BACKGROUND: In this study, one Helicobacter pylori isolate, from gastric biopsy of a dyspeptic patient that turned into mucoid-coccoid (MC) form upon consecutive subcultures, was identified. The culturability, antibiotic resistance, and lipid contents of MC were compared with those of non-mucoid (NM) spiral H pylori. MATERIALS AND METHODS: Mucoid-coccoid and NM H pylori were subcultured on Brucella blood agar (BBA) and incubated under aerobic and microaerobic atmospheres at 37°C. Cultures were examined for colony characteristics and bacterial morphology after 1-3 days. The isolates were identified by biochemical tests and detection of H pylori-16S rDNA. Antibiogram was performed with currently used antibiotics for H pylori eradication. Cellular lipid contents were extracted and analyzed by gas chromatography. RESULTS: Compared with pin-pointed and glistening colonies of NM H pylori that appeared under microaerobic conditions, MC H pylori grew well in consecutive subcultures under aerobic and microaerobic atmospheres and produced white patches of mucoid colonies. MC exhibited coccoid and NM spiral morphology. Both isolates were catalase, oxidase, and urease positive and contained 16S rDNA. Compared with NM that was susceptible to almost all the antibiotics, MC was resistant to all the antibiotics. Lipid analyses showed high frequency of unsaturated fatty acids and cholesterol in MC. CONCLUSIONS: Coccoid forms with high fatty acid and cholesterol contents that show resistance to antibiotics might resist against other stressful conditions such as gastric acidity and immune response. Moreover, mucoid property may enhance resistance of coccoids to stresses. With mucoid-coccoid lifestyle, H pylori may establish a chronic infection refractory to antimicrobial therapy.


Assuntos
Helicobacter pylori/citologia , Helicobacter pylori/crescimento & desenvolvimento , Helicobacter pylori/isolamento & purificação , Colesterol/química , Resistência Microbiana a Medicamentos , Ácidos Graxos/química , Mucosa Gástrica/microbiologia , Infecções por Helicobacter/microbiologia , Helicobacter pylori/metabolismo , Humanos , Testes de Sensibilidade Microbiana
7.
Ann Lab Med ; 40(1): 68-71, 2020 Jan.
Artigo em Inglês | MEDLINE | ID: mdl-31432642

RESUMO

Evaluation of diagnostic tests requires reference standards, which are often unavailable. Latent class analysis (LCA) can be used to evaluate diagnostic tests without reference standards, using a combination of observed and estimated results. Conditionally independent diagnostic tests for Helicobacter pylori infection are required. We used LCA to construct a reference standard and evaluate the capability of non-invasive tests (stool antigen test and serum antibody test) to diagnose H. pylori infection compared with the conventional method, where histology is the reference standard. A total of 96 healthy subjects with endoscopy histology results were enrolled from January to July 2016. Sensitivity and specificity were determined for the LCA approach (i.e., using a combination of three tests as the reference standard) and the conventional method. When LCA was used, sensitivity and specificity were 83.8% and 99.4% for histology, 80.0% and 81.9% for the stool antigen test, and 63.6% and 89.3% for the serum antibody test, respectively. When the conventional method was used, sensitivity and specificity were 75.8% and 71.1% for the stool antigen test and 77.7% and 60.7% for the serum antibody test, respectively. LCA can be applied to evaluate diagnostic tests that lack a reference standard.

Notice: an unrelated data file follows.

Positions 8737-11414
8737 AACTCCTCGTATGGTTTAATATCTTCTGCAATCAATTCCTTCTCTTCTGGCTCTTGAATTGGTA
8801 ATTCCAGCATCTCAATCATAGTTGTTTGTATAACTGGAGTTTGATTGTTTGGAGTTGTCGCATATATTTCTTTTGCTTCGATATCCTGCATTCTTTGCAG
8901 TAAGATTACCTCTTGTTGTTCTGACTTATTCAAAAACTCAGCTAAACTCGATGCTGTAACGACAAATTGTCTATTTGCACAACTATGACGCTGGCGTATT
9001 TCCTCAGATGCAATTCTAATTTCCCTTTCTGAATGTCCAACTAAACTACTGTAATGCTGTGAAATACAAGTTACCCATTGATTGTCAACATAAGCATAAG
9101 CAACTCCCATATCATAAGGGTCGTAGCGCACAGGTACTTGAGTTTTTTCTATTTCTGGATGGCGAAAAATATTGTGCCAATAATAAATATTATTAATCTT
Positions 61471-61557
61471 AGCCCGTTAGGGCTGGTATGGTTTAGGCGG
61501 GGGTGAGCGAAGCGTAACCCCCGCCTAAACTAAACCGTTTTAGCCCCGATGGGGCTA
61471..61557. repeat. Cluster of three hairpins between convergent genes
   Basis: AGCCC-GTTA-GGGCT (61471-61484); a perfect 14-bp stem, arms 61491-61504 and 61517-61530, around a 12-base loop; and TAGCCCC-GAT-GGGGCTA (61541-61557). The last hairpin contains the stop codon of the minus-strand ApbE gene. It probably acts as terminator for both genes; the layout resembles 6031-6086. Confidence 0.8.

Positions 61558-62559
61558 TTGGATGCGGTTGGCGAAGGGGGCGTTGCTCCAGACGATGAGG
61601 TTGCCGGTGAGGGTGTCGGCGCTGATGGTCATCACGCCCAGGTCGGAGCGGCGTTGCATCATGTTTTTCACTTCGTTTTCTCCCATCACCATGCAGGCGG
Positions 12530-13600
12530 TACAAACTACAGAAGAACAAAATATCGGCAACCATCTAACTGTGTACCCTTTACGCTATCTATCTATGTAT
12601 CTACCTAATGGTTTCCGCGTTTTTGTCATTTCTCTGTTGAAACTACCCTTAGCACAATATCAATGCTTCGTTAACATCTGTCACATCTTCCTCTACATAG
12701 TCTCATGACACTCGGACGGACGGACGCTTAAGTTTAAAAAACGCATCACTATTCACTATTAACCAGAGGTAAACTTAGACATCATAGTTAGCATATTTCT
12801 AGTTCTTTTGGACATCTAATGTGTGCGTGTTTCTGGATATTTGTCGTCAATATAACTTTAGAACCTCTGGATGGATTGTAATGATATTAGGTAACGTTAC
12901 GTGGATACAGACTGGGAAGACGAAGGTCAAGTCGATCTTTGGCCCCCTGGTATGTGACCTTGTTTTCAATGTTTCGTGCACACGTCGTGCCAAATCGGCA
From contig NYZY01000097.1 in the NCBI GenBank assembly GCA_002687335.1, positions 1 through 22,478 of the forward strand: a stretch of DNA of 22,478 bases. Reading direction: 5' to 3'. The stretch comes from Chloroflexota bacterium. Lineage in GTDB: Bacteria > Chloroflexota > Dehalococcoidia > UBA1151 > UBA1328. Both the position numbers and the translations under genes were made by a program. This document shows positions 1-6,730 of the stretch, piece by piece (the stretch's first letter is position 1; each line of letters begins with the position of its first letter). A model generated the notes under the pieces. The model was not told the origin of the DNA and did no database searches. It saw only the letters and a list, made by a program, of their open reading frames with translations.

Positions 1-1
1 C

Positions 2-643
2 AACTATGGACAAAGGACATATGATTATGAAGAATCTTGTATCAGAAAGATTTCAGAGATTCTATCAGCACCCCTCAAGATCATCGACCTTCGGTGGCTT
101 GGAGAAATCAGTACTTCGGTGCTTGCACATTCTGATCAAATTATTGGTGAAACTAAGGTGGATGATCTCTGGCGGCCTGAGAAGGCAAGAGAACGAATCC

Assuntos
Infecções por Helicobacter/diagnóstico , Helicobacter pylori/isolamento & purificação , Análise de Classes Latentes , Anticorpos Antibacterianos/sangue , Antígenos/análise , Fezes/química , Gastroscopia , Infecções por Helicobacter/microbiologia , Helicobacter pylori/imunologia , Helicobacter pylori/metabolismo , Humanos , Sensibilidade e Especificidade
8.
PLoS One ; 14(12): e0224356, 2019.
Artigo em Inglês | MEDLINE | ID: mdl-31841502

RESUMO

It has become critical to detect Helicobacter pylori (H. pylori) infection due to the link to gastric cancer with some strains. These strains are also increasing in resistance to antibiotics with clarithromycin leading the way as the first line treatment. Resistance to clarithromycin has been shown to correlate with the A2142G, A2142C, and A2143G mutations on the rrl gene. In the last few decades, non-invasive specimens, such as stool, have been a reliable alternate to gastric biopsy for immunoassay tests. More recently, it has been proven feasible for stool to be used in molecular based tests. Many of the core laboratories in the United States need a high throughput sample preparation to run this test. Here, a high throughput assay is compared to a previously published manual sample prep H. pylori molecular based assay. Using the Magna Pure 96 (Roche), at least 96 stool species and 96 biopsy specimens can be tested in an 8-hour shift of a clinical lab. The high throughput sample prep had a positive percent agreement (PPA) of 87% compared to the manual sample prep using the same testing configuration. The genotype predictions from the high throughput assay matched genotype predictions from the manual sample prep with the same stool sample 92% of the time. A concordance rate of 89% was observed with genotype predictions from the high throughput assay of the same patient stool and biopsy. In stool samples from the high throughput assay, there was 100% concordance between the quantitative polymerase chain reaction (qPCR)-derived genomic prediction and DNA sequencing data. The high throughput workflow can get more patients tested faster in addition to detection of mutations associated with clarithromycin resistance.